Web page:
Page Banner

United States Department of Agriculture

Agricultural Research Service

Title: Growth and Carcass Traits in Crossbred Cattle from Hereford, Angus, Norwegian Red, Swedish Red and White, Friesian, and Wagyu Maternal Grandsires

Authors
item Casas, Eduardo
item Cundiff, Larry

Submitted to: Midwestern Section of the American Society of Animal Science
Publication Type: Abstract Only
Publication Acceptance Date: November 17, 2004
Publication Date: September 1, 2005
Citation: Casas, E., Cundiff, L.V. 2005. Growth and carcass traits in crossbred cattle from Hereford, Angus, Norwegian Red, Swedish Red and White, Friesian, and Wagyu maternal grandsires [abstract]. Midwestern Section of the American Society of Animal Science. 83(Suppl. 2):38. Paper No. 16.

Technical Abstract: Postweaning growth and carcass traits were analyzed on 434 steers and 373 heifers (n = 807) obtained by mating F1 cows to Charolais sires. Cows were obtained from mating Hereford, Angus, and MARC III (¼ Hereford, ¼ Angus, ¼ Pinzgauer, and ¼ Red Poll) dams to Hereford or Angus (British Breeds), Norwegian Red, Swedish Red and White, Wagyu, or Friesian sires. Breed groups were slaughtered serially in each of two years (2002 and 2003). Postweaning average daily gain, slaughter weight, hot carcass weight, dressing percent, percentage choice, longissimus area, marbling score, USDA yield grade, fat thickness, retail product yield, retail product weight, fat yield, fat weight, bone yield, and bone weight were analyzed. Maternal grandsire breed was significant (P < 0.05) for all traits except dressing percent, percent choice, and longissimus area. Marbling score for animals with Norweigian Red, Wagyu, Swedish Red and White, British Breeds, and Friesian inheritance were 550, 544, 532, 530, and 515, respectively (SEM = 8). Retail product weight for these animals were 224 kg, 211 kg, 227 kg, 223 kg, and 223 kg, respectively (SEM = 2 kg). Maternal granddam breed was only significant (P < 0.01) for birth weight. Grandsire breed effects can be optimized by selection and use of appropriate crossbreeding systems.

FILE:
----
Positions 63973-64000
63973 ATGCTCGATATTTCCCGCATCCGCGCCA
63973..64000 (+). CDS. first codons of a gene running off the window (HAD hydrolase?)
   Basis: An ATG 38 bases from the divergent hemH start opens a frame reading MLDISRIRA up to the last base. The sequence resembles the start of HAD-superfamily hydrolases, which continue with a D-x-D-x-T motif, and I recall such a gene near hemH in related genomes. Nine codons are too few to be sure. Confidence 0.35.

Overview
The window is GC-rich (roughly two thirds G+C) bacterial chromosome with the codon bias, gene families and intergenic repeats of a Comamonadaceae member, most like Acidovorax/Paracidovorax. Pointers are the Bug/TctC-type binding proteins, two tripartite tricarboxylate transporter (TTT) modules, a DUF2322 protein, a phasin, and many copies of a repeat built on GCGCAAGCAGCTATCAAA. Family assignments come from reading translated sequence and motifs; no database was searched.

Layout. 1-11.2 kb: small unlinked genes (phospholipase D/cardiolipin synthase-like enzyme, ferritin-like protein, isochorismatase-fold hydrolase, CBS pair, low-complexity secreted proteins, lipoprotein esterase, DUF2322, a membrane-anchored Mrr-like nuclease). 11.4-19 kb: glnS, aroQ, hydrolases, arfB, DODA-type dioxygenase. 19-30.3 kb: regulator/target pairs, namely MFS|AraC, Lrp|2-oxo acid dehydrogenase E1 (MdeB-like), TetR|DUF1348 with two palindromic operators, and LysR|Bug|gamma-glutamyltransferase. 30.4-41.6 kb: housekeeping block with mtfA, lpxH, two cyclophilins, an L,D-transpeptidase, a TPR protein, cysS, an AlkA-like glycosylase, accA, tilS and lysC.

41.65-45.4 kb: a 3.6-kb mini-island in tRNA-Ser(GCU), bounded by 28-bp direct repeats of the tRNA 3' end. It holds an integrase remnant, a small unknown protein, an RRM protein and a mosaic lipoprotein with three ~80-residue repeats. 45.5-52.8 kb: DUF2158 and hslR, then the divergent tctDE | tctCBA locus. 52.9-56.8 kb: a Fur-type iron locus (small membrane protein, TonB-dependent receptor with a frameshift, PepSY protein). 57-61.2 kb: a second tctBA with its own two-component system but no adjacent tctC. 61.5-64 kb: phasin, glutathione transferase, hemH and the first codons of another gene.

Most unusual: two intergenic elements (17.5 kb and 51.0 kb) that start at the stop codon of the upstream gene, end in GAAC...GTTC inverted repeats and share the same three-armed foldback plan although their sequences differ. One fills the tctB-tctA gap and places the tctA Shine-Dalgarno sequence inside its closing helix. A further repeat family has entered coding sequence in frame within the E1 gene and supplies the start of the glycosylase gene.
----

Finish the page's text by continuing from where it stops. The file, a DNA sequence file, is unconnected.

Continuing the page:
Last Modified: 7/22/2014
Footer Content Back to Top of Page